It did turn out to be that dire. It's easy to rely on a player like Olivier Giroud when you have an Mbappe on his shoulder, and the U.S., for all of their talent, doesn't have Mbappe.

Four games, three goals, the last of which was a miracle from the Soccer Gods themselves that saw Wright's errant touch flick into the back of the net. It simply wasn't enough for the USMNT to justify their place among the best eight teams in the world.

The Netherlands, meanwhile, did justify their place with three goals that, in the USMNT's eye, will feel totally preventable. The Netherlands will say the same about the USMNT's chances. The difference is that only one team made them count.

Only one was from a typical goalscorer, the first, which came off the foot of Memphis Depay. The other two, from wingbacks Denzel Dumfries and Daley Blind, certainly weren't predictable. But this sport is all about maximizing legitimate chances and, if possible, repeating the sequence to create them again and again.

The Netherlands did that, and in the end, they had the pure talent to make it count. From Depay to World Cup superhero Cody Gakpo, the Netherlands have two forwards that can play at an elite level.

"Today it was small moments. We're a very difficult team to play, a team other countries don't want to play against because of our intensity and movement," Berhalter said. "What I would say is, when you look at the difference, to me there was offensive quality that the Netherlands had that we're lacking a little bit.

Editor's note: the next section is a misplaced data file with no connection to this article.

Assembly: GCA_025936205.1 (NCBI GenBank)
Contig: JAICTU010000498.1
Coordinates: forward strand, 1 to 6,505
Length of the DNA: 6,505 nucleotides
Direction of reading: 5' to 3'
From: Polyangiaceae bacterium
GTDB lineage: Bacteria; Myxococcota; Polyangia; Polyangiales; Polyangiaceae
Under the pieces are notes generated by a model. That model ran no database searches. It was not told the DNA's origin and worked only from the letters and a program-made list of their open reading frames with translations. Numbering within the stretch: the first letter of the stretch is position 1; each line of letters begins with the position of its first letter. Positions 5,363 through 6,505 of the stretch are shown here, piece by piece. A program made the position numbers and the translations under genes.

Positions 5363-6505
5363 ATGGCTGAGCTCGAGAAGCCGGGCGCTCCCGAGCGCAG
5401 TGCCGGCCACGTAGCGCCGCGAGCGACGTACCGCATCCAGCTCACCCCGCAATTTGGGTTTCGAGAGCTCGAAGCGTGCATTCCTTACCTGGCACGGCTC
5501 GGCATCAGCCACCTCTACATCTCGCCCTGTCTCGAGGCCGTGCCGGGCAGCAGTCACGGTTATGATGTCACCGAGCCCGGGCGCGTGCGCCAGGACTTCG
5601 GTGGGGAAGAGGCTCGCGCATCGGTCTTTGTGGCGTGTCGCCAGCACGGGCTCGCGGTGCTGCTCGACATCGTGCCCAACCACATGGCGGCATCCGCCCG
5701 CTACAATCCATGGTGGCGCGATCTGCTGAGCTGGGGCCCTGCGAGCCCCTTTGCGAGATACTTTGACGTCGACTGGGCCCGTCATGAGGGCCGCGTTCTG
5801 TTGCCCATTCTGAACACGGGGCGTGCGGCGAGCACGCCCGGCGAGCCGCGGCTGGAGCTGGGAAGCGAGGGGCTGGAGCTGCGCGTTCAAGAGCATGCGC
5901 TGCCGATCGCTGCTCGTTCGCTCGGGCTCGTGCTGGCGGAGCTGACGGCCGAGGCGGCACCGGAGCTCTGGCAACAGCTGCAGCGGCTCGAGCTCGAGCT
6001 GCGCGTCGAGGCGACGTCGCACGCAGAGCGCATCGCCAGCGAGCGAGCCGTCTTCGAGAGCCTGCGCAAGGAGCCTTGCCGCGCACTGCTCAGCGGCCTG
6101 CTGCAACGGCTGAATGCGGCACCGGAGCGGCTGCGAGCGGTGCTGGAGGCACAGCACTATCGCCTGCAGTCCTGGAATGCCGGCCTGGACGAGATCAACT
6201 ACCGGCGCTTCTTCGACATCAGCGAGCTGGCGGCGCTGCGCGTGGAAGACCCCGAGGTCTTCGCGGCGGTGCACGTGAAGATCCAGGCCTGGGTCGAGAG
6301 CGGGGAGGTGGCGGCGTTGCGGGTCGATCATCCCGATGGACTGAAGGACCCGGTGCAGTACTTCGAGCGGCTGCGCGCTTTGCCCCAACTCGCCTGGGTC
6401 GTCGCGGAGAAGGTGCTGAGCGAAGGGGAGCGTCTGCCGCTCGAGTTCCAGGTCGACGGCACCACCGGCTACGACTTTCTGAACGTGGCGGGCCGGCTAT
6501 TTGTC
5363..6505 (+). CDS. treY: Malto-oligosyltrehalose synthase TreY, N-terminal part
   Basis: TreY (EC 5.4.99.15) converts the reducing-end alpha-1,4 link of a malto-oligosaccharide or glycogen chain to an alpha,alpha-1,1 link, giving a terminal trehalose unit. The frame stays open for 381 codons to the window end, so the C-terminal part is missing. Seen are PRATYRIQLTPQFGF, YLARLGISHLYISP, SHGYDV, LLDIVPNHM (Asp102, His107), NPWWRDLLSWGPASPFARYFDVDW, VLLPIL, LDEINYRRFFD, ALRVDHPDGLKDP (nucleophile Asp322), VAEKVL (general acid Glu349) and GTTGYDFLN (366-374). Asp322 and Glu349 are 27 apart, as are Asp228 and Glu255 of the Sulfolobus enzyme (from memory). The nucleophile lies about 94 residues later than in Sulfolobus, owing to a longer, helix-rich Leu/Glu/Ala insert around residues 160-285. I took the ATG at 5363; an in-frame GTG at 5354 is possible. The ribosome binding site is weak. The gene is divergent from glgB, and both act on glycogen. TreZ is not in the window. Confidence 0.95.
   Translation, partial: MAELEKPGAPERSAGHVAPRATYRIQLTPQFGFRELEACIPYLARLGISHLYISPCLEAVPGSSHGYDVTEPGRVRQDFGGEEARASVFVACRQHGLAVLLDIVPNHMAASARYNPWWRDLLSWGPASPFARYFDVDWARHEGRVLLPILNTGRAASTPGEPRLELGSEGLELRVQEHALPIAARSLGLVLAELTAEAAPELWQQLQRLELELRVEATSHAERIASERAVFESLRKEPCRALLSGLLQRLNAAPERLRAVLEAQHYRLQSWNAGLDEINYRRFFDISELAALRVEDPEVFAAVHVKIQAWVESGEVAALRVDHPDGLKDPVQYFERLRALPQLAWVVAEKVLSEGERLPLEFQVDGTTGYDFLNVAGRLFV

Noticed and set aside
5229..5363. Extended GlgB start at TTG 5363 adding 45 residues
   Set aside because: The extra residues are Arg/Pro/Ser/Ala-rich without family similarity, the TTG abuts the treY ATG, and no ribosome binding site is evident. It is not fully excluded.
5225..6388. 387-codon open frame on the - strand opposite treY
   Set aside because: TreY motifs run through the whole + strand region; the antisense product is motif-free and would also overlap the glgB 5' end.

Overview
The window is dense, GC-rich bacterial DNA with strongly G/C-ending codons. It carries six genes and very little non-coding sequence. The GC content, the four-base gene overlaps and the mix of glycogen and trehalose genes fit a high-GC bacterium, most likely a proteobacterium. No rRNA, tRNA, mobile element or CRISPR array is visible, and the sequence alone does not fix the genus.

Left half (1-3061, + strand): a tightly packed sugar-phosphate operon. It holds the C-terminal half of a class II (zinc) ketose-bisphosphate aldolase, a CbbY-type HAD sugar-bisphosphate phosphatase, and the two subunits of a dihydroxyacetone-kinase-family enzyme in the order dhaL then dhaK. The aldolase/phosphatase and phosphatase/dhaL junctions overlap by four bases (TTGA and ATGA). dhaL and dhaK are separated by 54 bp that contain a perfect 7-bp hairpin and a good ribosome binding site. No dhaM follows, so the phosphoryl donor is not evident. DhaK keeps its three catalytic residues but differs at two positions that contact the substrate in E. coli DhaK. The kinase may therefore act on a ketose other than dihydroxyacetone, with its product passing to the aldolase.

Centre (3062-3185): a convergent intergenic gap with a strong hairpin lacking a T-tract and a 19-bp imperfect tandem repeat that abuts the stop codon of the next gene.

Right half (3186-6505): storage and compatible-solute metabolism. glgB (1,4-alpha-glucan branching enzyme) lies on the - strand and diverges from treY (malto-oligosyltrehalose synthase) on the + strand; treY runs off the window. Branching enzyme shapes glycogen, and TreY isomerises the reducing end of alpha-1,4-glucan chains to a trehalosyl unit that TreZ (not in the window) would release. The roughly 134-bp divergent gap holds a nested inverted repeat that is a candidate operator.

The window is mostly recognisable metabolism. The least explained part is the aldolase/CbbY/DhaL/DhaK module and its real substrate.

"It's normal. We have a young group, players beginning their careers and we'll catch up to that, but we don't have a Memphis Depay right now, who plays at Barcelona and has played in the Champions League for years."

On one hand, it isn't much, just one position. But on the other hand, that position creates a giant canyon of a gap between teams at this level. A goalscorer is what makes the good great and the great elite. It's what makes a team a legitimate World Cup contender, separating them from the pack.

It's the final frontier, the one thing the U.S. is still lacking on this big stage. They have legitimate stars all over the field, real winners that play at the top level, but that striker is the missing puzzle piece.

Some of it is luck, of course. Look at Erling Haaland in Norway, or Pierre-Emerick Aubameyang in Gabon. Most countries can't just snap a finger and find a top striker. Look at this year's Germany team, for example. The ones that can are often the ones bowing out of World Cups far later than the last 16, which the U.S. has done in each of the last three tournaments they've been in.

Whether lucky or not, it's something the U.S. will have to find over the next three-and-a-half years. It could be one of the guys in this squad, just with a bit more seasoning. It could be one of the guys who were left out, or some 17-year-old we've never even heard of yet. But they'll need to find him somewhere, anywhere.

If the U.S. wants to be elite, if they want to be a quarterfinal-worthy team, that player will have to be out there. If the USMNT are to achieve its aim of taking this all to another level, they'll need to find someone with a right or left foot strong enough to get rid of the 2022 World Cup's Achilles heel.